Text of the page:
‘They just don’t know if they are going to have a crop for the coming year’: Farmers reluctant to sell grain to ethanol plant during drought

Agriculture

ONIDA, S.D. (KELO)– Corn is the vital ingredient for producing ethanol. However, with drought conditions, ethanol plants are concerned about the lack of corn they will be receiving.

Ringneck Energy buys local corn and milo from the Onida area and processes it to make ethanol, dry and wet distiller grains and corn oil.

Kevin Kjorsvik, Commodities Manager, said they have seen farmers reluctant to sell their grain as the weather has gotten drier.

“They just don’t know if they are going to have a crop for the coming year,” Kjorsvik said. “That affects our prices that we have to pay for our corn, which is the most expensive ingredient that we have here at the plant.”

Local cattle producers also use the feed produced at the plant, both during the summer and the winter.

“So, they are really looking at how much hay do they have and what kind of distiller grains are going to be available and the price of them,” Kjorsvik said. “They have to crunch a lot of numbers to see where their costs are going to be for the next coming year for their business.”

They are seeing more local producers buying their wet distiller grains, he said, because it is a good feed source to blend with their forage. They saw a really good market for it late in the spring because the pastures weren’t really growing.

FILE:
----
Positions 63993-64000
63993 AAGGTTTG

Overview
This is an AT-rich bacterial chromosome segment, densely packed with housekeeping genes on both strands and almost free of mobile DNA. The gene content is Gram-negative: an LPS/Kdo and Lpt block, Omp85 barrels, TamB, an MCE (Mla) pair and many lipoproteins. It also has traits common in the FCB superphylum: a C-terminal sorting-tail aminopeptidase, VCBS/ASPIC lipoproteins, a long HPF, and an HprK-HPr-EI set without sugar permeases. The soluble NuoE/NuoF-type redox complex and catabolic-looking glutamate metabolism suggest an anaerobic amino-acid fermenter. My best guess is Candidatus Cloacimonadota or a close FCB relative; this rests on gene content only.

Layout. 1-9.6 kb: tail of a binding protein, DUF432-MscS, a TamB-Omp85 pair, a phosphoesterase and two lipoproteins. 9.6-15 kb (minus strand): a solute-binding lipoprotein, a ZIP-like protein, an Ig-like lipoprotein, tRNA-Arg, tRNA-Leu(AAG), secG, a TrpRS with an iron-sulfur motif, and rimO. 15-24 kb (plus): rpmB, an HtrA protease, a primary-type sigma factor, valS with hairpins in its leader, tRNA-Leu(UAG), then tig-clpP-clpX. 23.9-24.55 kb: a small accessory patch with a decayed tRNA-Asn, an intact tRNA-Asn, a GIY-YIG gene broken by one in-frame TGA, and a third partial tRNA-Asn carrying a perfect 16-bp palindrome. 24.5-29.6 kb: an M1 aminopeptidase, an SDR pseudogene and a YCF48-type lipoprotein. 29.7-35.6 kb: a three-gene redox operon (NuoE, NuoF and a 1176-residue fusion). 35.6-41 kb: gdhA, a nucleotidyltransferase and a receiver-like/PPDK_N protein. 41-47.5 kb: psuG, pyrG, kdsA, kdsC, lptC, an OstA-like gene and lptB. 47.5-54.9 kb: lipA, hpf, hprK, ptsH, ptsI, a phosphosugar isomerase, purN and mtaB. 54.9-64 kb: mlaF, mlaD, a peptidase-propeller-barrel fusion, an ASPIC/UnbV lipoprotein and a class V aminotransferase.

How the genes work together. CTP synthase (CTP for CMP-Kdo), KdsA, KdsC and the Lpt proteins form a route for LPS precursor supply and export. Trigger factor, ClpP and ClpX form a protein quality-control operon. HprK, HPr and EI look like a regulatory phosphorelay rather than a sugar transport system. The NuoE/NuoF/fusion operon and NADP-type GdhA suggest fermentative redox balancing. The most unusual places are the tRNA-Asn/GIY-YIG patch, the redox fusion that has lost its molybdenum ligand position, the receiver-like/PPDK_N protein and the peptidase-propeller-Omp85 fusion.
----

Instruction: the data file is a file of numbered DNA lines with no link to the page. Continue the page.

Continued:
Cattle producers are also kind of “stock piling” feed because they see the current drought conditions and they want to make sure they have enough feed on hand.

Prices increased a lot last spring, more than they have over the summer, Kjorsvik said, as most of the corn belt has at least received adequate moisture, which has driven down the price of corn on the futures board.

Locally, however, the basis level have remained strong due to the drought conditions.

The amount of producers bringing corn to the plant per day has not necessarily gone down, he said.

“We have a certain amount of corn that we grind everyday, so we need to make sure that we get that in order for the plant to run and the plant to run efficiently,” Kjorsvik said. “But there is a question mark here before we get into our new crop, how much corn will be available to purchase in the local area.”

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Not getting enough corn is something that is always in the back of Kjorsvik’s mind as a commodities buyer.

“You need to have corn in order to run, so we are always concerned about it,” Kjorsvik said. “We have received some rains here locally over the past couple weeks, so our crop is looking a little better in areas, so we remain hopeful that the area will be able to produce enough corn for us to run during the upcoming year.”

They may have to start looking at buying corn from farmers who are a little outside of the area, he said. It will be more expensive to get corn in that way.

“Ideally, we want to buy as much locally as we can, but if we need to, we will either rail some in or purchase corn further away from the plant in order to get enough for it to run,” Kjorsvik said.

In June, the corn looked pretty rough, he said, but since they got a little rain recently, the corn improved some. However, they will need to continue to receive timely rains in order for the corn to produce enough for the plant to run.

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